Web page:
Editorial: Politicians should be using social media to reach younger voters

More politicians should be looking to reach young voters through social media.

Daily Editorial Board

Rep. Alexandria Ocasio-Cortez frequently uses her Instagram to interact with her many followers — she has over two million. Ocasio-Cortez, who says she takes no corporate money for her political campaign, is known to do Instagram live broadcasts. During them, she answers questions and gives political insight — even while making macaroni and cheese. 

She also gives her followers a behind-the-scenes look at what it’s like to become a member of Congress. Scattered across her profile are collections of pictures and videos that show aspects of her daily life, from congressional orientation to doing her laundry. Ocasio-Cortez gives her followers a taste of her normal life, while also offering the average person some insight into Congress. 

The New York Times compares these social media posts to the likes of President Franklin D. Roosevelt’s fireside chats. Politicians have made efforts in the past to connect with their supporters as transparently as possible — social media is making that a lot easier. 

Not only is this increased political transparency good for building trust with supporters throughout a politicians campaign and governing term, it also increases the general public’s knowledge of how our government works.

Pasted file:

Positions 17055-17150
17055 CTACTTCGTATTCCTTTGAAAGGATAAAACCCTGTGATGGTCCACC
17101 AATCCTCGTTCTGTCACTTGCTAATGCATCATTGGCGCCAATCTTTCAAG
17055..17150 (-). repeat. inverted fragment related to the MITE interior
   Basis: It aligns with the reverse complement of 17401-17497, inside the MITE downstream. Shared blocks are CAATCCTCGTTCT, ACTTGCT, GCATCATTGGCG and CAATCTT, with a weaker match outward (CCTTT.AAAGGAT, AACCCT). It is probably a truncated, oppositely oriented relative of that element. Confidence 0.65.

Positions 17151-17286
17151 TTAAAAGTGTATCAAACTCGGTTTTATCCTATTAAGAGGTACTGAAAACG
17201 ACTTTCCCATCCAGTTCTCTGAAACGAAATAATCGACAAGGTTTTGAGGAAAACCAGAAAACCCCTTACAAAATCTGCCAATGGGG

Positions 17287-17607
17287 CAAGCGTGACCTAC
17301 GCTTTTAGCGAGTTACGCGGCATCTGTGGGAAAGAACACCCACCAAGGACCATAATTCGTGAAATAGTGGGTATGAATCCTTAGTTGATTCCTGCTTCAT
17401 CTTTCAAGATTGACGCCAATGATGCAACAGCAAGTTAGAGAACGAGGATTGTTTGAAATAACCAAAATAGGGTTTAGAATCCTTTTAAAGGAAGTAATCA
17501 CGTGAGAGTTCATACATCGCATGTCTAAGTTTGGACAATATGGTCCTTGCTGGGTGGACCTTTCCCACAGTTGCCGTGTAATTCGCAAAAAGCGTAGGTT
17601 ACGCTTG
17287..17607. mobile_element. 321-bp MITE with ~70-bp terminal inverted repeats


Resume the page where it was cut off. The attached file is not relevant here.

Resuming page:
Here in Minnesota, our lawmakers have yet to show this level of engagement with their social media followers, but there is still a social media presence. Sen. Amy Klobuchar regularly posts short videos and pictures of the work she is doing locally and in Washington D.C. Sen. Tina Smith uses her Instagram page to list her endorsements, ways to get involved with her campaign and how to become a registered voter. But Ocasio-Cortez has reached a new level of popularity with a younger generation of people by taking the time to talk directly to followers. 

Congresswoman Ilhan Omar’s social media presence is a step in the right direction when it comes to mirroring Oscasio-Cortez’s efforts to reach her constituents. Her profile has a pinned story labeled “Congress,” which has pictures and videos of her congressional orientation with Ocasio-Cortez.

According to the Pew Research Center, 86 percent of 18-29 year olds are active social media users. Sharing political information on social media reaches the younger audience — pulling in a new generation of voters. It is crucial to engage young voters in political conversations and decision making, and using social media is an easy way to reach a large demographic. 

Not only does it reach younger voters, it provides people with access to political information that they might not have had access to before. Ocasio-Cortez explaining how Congress works, describing how she plans to combat issues and being excited to work for the American people are personal elements of politicians that we don’t always get to see. 

Social media is an easy way to engage with voters and emphasize transparency, and politicians in Minnesota need to start finding other avenues to reach their voters. Traditional ways of sharing information may have been successful in the past, but if we want young adults to be politically informed when casting their ballots, we have to think of different ways to reach people.